African headmistress explores age-old Wisbech connection

Jane Carpenter and John Wroe (both outside) from the Global School Partnership with the two visitors from Sierra Leone Alice Duramy and Mohamed Fofana

Jane Carpenter and John Wroe (both outside) from the Global School Partnership with the two visitors from Sierra Leone Alice Duramy and Mohamed Fofana

Archant

AN African headmistress travelled to Wisbech from Sierra Leone to explore a 220-year-old connection between the Fens and her home country.

Alice Daramay visited Wisbech Grammar School to build on historical links created when one if its pupils, John Clarkson, became the first governor of the Freetown settlement in 1792.

The naval lieutenant, whose father was headmaster of the Grammar School, went on to be regarded as one of the founding fathers of Sierra Leone and a household name after making a huge contribution to the abolition of the transatlantic slave trade.

Making her first trip outside her country, the head of the Islamic Call Society Primary School toured the Wisbech and Fenland Museum to see the displays about the Clarkson brothers who have a special significance in her home country.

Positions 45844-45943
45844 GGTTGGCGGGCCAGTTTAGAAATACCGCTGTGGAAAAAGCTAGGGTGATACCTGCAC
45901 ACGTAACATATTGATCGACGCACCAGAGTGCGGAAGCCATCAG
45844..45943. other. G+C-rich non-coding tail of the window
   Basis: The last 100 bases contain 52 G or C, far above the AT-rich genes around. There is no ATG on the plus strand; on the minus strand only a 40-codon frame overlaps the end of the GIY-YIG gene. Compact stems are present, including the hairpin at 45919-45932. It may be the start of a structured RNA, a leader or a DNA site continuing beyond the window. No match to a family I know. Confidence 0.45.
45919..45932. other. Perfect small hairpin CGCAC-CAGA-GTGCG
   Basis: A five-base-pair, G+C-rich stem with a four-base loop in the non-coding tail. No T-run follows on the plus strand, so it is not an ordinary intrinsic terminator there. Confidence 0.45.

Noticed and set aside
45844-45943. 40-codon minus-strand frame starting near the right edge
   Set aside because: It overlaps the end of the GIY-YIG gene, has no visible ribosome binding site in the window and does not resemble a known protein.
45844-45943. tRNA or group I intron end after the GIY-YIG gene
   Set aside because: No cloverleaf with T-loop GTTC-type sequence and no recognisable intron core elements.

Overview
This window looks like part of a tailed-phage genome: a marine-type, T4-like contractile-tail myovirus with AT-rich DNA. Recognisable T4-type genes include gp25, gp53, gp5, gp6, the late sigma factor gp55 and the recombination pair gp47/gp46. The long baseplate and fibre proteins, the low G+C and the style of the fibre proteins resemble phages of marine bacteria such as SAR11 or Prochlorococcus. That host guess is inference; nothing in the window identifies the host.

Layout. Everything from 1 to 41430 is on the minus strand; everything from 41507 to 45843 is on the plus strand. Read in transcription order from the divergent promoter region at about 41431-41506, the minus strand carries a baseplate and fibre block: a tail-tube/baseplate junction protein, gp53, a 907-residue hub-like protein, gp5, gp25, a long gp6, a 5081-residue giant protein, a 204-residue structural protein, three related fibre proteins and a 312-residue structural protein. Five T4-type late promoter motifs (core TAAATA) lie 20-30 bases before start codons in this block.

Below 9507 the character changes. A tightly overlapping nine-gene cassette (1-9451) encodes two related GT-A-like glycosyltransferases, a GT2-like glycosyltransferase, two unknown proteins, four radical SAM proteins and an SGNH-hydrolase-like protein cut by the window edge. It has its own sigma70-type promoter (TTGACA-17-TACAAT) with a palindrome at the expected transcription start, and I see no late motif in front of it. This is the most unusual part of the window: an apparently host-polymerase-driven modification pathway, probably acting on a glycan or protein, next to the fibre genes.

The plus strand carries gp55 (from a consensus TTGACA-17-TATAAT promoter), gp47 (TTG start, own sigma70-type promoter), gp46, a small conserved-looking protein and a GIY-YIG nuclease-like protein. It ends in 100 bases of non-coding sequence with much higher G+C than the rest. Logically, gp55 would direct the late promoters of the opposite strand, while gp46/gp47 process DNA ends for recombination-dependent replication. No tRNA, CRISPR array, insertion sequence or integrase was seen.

John Wroe, Executive Director of Momentum Arts, said of the visit: “The historical connection between our two countries means the schools may choose to work on collaborative projects focusing not on the horrific negative impact of this trade but the positive achievements of the abolitionists.”

Wisbech Grammar School headmaster Nicholas Hammond added: “We have been delighted to have Mrs Daramay with us for a week and look forward to developing long-lasting links between her school and ours.”


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